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It was my best friend’s wedding. I stood proudly at the altar in a surprisingly wearable bridesmaid’s dress as my college roommate was escorted up the aisle by her proud, beaming father.
We were in a beautifully restored historic church in Raleigh, a perfect setting for this particular couple. Her dress, hair and jewelry matched the church magically. It was a lovely, crisp fall afternoon. They purposely selected a fall Saturday when the Wolfpack had a by-week.
Almost everything was perfect for her perfect day.
My friend’s mother sat in the front row, a smile from ear to ear. She was smiling, laughing, waving with a childlike joy and innocence.
It broke my heart.
This was in 2008, and at that point, my friend’s dear mother Nancy Humberstone’s younger-onset Alzheimer’s disease had progressed significantly. It was full-blown Alzheimer’s—in all its cruel and heartless glory.
Like her husband, Nancy, too, beamed proudly at her daughter in her beautiful white gown.
She told us how beautiful we all looked as we got ready, as brides and their bridesmaids tend to do before the big day.
Sadly, I’m just not sure if she knew who any of us were, even the blushing bride or her other daughter, the maid of honor. I pray she did. If anything I hope she captured the joy, albeit somewhat bittersweet, in her two very brave daughters’ eyes on my friend’s most special day.
Nancy Humberstone, a cancer survivor, having survived a years-long and very strenuous bout with Non-Hodgkin’s Lymphoma, was diagnosed with younger-onset Alzheimer’s disease at the age of 58.
It began subtly, I remember her daughter telling me, with slight changes to her personality and behavior. Then, almost overnight, the disease took hold of her. She had good days and bad days, but as the disease progressed, the good days became fewer and farther between.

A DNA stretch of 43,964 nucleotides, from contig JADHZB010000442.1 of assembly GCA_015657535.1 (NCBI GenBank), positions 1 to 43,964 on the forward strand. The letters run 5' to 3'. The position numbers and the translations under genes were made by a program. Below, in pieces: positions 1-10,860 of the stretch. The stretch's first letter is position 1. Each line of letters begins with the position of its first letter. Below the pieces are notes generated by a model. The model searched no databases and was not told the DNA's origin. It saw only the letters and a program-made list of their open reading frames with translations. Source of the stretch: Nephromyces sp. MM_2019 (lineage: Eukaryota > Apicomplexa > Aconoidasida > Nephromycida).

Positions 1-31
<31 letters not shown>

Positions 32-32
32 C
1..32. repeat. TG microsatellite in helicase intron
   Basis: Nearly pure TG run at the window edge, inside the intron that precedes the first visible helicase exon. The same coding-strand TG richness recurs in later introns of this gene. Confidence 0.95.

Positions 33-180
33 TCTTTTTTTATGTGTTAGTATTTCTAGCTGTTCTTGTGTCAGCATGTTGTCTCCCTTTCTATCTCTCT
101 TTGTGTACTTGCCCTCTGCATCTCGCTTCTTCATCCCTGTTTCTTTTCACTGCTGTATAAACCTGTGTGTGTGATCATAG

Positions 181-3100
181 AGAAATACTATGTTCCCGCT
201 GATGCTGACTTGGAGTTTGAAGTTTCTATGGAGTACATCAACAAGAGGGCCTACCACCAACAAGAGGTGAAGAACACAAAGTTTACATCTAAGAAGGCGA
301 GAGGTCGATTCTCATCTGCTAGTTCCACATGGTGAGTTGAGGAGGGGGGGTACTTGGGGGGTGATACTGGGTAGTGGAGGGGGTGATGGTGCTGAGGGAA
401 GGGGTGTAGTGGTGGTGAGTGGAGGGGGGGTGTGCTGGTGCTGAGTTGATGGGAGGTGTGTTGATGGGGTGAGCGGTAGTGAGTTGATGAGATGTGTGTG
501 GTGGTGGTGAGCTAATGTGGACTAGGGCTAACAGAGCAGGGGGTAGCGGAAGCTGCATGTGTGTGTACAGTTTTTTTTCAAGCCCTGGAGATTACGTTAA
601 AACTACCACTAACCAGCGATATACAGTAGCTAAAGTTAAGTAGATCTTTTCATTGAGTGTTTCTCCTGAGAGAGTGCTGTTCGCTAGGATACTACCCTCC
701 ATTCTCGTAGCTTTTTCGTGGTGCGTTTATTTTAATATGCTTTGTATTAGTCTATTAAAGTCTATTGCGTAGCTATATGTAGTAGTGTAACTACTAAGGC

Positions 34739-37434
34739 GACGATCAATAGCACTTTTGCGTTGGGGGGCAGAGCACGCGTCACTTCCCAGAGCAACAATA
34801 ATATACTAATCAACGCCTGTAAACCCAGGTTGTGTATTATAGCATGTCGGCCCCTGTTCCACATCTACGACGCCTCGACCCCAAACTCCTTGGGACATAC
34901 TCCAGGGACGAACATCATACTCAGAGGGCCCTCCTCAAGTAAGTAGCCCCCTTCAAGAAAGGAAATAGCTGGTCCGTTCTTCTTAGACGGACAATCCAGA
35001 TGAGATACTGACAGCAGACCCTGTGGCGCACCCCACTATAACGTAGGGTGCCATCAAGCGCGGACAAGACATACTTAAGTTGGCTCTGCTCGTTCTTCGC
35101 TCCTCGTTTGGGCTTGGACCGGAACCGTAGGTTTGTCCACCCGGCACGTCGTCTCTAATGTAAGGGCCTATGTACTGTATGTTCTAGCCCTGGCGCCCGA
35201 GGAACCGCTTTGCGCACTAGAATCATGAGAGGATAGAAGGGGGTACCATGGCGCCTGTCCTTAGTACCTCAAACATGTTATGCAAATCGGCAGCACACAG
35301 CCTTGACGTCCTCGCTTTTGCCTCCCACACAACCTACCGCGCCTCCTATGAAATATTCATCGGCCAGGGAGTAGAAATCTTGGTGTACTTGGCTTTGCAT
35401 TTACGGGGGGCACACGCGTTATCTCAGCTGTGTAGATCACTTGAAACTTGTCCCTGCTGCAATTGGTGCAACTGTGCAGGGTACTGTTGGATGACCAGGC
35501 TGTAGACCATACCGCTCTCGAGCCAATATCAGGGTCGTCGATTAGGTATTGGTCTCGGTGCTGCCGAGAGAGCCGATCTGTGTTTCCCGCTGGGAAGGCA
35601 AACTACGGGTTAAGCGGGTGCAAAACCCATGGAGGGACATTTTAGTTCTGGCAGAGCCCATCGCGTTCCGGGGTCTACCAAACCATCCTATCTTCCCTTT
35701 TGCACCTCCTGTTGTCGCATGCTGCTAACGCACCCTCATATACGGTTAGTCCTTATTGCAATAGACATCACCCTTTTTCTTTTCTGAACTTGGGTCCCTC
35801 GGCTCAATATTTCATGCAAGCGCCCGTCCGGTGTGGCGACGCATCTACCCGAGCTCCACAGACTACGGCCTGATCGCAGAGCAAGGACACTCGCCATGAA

On Jan. 7, Nancy Humberstone, 65, passed away, from complications from Alzheimer’s disease.
Who will my friend Priscilla call when her and her husband have their first child—when he or she is fussy and only the woman who raised you knows the secret to soothe the child?
If your life hasn’t been touched by Alzheimer’s disease, consider yourself incredibly lucky. It’s estimated that 33 million people worldwide suffer from the disease—5.1 million of them are Americans.
My grandmother was diagnosed with dementia and Alzheimer’s before she passed away, but she was 86. She lived a hard but full life. I remember the exact moment less than two months before she died when my grandmother actually recognized me and knew exactly who I was. It was fleeting, but at least I have that to hold on to.
Alzheimer’s, however, is no longer your grandparents’ disease.
And there is no cure.
My friend’s sister began a nonprofit a few years ago, To Remember, to promote education, research and funding for an Alzheimer’s cure.
It’s ironic, isn’t it? With everything going on in the complex world of modern science, the medical community is searching for a cure to do just that—to remember.
Caroline Curran is a staff writer and columnist at The Brunswick Beacon. Reach her at 754-6890 or by email at firstname.lastname@example.org.